Toyota, whose sales plunged less than GM’s and Ford’s, was #1 in Q1.
By Wolf Richter for WOLF STREET.
Amid ongoing chip shortages and other shortages, production halts, and depleted inventories on dealer lots, auto sales in the US, as measured by the number of vehicles delivered to end users, plunged 25.9% in March compared to March last year, and by 22% compared to March 2019, to 1.25 million vehicles.
In Q1, sales fell by 15.8% from Q1 2021 and by 17.7% from Q1 2019, to 3.28 million vehicles, the worst Q1 since 2011.
In terms of the number of vehicles sold, the auto industry hadn’t grown in two decades before Covid, with the huge trough of the Financial Crisis in between. But since early 2021, supply-chain issues dogging the industry have been triggering on-and-off production halts at various plants around the world. And these production halts are continuing into April – though automakers are saying that components are starting to flow a little better. Q1 sales were right back where they’d been in 1979.
What has kept the industries revenues growing over the decades are higher prices, and this is hugely important now, with unit sales down so far. Higher retail prices are a mix of factors: More expensive models, higher MSRPs, and lower incentives by automakers. Multi-decade low incentives by automakers contribute to the weird phenomenon that many buyers are paying over sticker.
Buyers spent $45.7 billion on new vehicles in March, according to J.D. Power estimates. But this was down by $6.2 billion from March 2021, as higher prices alone weren’t enough to overcome the plunge in sales.
Production keeps getting slammed. For example, today GM halted production of its Chevrolet Silverado 1500 and GMC Sierra 1500 at the Fort Wayne Assembly plant in Indiana for two weeks due to the semiconductor shortage.
When GM announced the plant shutdown last week, it said that chip supplies have improved so far this year. But there’s “still uncertainty and unpredictability in the semiconductor supply base, and we are actively working with our suppliers to mitigate potential issues moving forward.”
GM also said that production at its Lansing Grand River plant will be halted all week due to supply chains issues this time unrelated to semiconductors. The plant makes the Cadillac CT4, Cadillac CT5 and Chevrolet Camaro.
Ford halted production for the whole week, starting today, at its Flat Rock Assembly Plant in Michigan, due to the semiconductor shortage. Production at the plant, which produces the Mustang, was already halted multiple times this year.
Toyota said that it would cut global vehicle production by 17% in April. Other automakers have similar supply chain problems.
Toyota reported on Friday that in March it sold 194,178 vehicles, down 23.5% year-over-year. In Q1, it sold 515,592 vehicles, down 14.7% year-over-year. Despite the massive drop, these sales plunged less than the sales of GM and Ford, and this made Toyota the largest automaker in the US for Q1, a hair ahead of GM.
GM, which reports sales only quarterly, said on Friday that its Q1 sales plunged by 20.1% year-over-year to 512,846 vehicles, with retail sales dropping further, and fleet sales rising 10% year-over-year. This put GM once again behind Toyota.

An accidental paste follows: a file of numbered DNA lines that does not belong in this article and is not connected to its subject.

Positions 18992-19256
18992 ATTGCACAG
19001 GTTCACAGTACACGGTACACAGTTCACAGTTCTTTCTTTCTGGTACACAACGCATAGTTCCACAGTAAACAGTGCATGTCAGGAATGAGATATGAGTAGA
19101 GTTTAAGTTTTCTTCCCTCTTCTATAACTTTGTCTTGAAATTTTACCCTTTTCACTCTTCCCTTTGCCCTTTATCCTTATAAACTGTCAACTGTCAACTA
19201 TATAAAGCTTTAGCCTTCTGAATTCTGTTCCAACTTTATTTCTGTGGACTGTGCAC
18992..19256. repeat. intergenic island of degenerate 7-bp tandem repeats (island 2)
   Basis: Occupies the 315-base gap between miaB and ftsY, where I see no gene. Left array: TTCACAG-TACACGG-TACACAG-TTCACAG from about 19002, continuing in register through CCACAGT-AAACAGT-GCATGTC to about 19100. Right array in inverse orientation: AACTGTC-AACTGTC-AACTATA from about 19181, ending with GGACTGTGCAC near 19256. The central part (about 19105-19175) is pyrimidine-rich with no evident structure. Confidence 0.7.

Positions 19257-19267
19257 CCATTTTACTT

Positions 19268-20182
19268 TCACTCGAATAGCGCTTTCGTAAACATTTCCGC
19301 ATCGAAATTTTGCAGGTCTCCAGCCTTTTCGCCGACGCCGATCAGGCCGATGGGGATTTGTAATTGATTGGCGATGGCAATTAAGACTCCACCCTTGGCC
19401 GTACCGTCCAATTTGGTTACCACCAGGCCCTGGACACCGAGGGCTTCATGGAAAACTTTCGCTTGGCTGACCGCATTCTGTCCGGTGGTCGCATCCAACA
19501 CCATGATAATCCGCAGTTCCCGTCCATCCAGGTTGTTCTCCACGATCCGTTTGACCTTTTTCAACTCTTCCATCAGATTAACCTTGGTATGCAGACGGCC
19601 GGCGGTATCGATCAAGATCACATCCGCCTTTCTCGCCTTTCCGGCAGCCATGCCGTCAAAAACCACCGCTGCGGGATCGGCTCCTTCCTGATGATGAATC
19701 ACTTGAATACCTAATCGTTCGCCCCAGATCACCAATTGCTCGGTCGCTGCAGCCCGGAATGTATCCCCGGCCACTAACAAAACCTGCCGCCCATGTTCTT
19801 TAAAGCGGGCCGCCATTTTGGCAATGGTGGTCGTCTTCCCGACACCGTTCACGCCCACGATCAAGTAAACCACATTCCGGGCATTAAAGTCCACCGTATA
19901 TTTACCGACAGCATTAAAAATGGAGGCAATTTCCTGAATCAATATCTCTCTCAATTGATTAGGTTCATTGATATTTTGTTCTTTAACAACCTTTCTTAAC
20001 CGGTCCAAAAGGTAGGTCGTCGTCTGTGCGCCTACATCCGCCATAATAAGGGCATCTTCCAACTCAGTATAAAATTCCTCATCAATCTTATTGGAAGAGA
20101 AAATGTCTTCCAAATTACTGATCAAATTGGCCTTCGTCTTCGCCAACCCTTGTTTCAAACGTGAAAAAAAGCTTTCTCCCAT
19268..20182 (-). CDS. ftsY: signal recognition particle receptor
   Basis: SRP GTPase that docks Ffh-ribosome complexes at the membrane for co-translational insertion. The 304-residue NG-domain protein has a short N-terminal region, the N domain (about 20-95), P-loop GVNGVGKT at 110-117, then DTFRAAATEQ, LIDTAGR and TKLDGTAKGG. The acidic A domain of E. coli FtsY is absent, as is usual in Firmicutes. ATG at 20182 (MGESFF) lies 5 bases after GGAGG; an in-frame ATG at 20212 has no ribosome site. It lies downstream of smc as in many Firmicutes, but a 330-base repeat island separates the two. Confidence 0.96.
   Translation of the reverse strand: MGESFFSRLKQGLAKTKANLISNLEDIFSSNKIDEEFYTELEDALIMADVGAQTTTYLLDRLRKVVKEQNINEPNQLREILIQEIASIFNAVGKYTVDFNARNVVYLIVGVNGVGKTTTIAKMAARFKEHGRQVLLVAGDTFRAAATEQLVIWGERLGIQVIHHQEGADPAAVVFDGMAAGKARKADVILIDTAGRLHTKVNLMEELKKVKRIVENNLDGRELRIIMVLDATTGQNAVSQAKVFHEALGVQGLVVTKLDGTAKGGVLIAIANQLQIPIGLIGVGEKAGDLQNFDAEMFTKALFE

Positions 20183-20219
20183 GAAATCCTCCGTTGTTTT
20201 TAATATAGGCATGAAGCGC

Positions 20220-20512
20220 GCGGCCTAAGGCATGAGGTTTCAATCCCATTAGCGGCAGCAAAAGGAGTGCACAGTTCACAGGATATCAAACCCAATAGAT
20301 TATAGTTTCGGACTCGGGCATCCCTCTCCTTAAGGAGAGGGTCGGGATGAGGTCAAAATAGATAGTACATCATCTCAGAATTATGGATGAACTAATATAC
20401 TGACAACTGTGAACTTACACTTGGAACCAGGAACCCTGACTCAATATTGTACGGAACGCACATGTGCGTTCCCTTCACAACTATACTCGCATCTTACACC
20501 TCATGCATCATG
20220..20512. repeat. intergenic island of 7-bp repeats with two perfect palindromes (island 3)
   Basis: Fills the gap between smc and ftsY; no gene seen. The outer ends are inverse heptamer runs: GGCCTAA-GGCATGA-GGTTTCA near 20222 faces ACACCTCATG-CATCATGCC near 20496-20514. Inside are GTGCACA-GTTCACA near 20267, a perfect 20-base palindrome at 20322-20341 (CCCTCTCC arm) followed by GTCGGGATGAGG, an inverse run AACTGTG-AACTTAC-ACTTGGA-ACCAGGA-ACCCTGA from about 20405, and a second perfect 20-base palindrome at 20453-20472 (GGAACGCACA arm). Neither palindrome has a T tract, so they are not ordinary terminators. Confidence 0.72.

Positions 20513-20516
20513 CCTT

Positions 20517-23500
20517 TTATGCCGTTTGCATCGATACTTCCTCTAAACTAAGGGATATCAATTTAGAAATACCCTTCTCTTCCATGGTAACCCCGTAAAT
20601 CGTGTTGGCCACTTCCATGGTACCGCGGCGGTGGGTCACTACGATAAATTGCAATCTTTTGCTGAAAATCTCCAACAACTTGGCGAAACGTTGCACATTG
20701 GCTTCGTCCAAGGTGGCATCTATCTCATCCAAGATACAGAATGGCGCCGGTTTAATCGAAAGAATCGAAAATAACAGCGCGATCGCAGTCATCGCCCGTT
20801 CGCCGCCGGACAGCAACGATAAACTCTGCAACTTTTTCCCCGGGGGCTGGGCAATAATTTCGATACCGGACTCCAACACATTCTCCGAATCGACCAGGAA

GM said that production has increased since to the end of September. Inventory on dealer lots and in transit have risen to a still very low 273,760 vehicles, but that was up from 128,757 units at the end of Q3 last year, and up from 199,662 vehicles at the end of Q4. GM expects inventories to “remain relatively low,” it said.
Ford reported today that its sales in March plunged by 25.6% year-over-year to 159,328 vehicles. Fleet sales (mostly to rental fleets) picked up, but retail sales plunged 30.1% year-over-year. For Q1, sales plunged by 17.1% to 432,132 vehicles
Given the inventory shortages, customers have taken to ordering vehicles and waiting for months. Ford said that retail customers ordered 50,000 F-Series trucks in March. F-series deliveries in March, given the supply issues, were only 44,906, including fleets. In other words, Ford’s backlog of F-Series retail orders grew during the month.
FCA, a unit of Stellantis, reported on Friday that its sales in Q1 plunged 14% to 405,221 vehicles. FCA owns the Chrysler, Dodge, Jeep, Ram, Fiat, and Alfa Romeo brands. By having plunged only 14% in Q1, sales outperformed the industry, “despite being impacted by the existing supply chain constraints facing our industry,” it said.
Tesla doesn’t report US sales at all. It only reports global sales, which jumped 68% to 310,048 vehicles in Q1, thanks to its new factory in Shanghai, “despite ongoing supply chain challenges and factory shutdowns,” Tesla said. For Q2, production has started at its plant in Texas and at its plant in Germany. But its factory in Shanghai was shut down on March 28, and remains shut down today amid the Covid lockdown in Shanghai.
It’s amusing to note that Musk has been eerily submissive to authorities in China that imposed the lockdown in Shanghai, and he has been mouse-quiet about it, in contrast to his big-mouth defiance in the US when authorities attempted to do the same during the lockdown in California. He sure knows how China’s authorities deal with billionaires that attempt to usurp its power structure – and not a thing from him about “free speech” in China, LOL.
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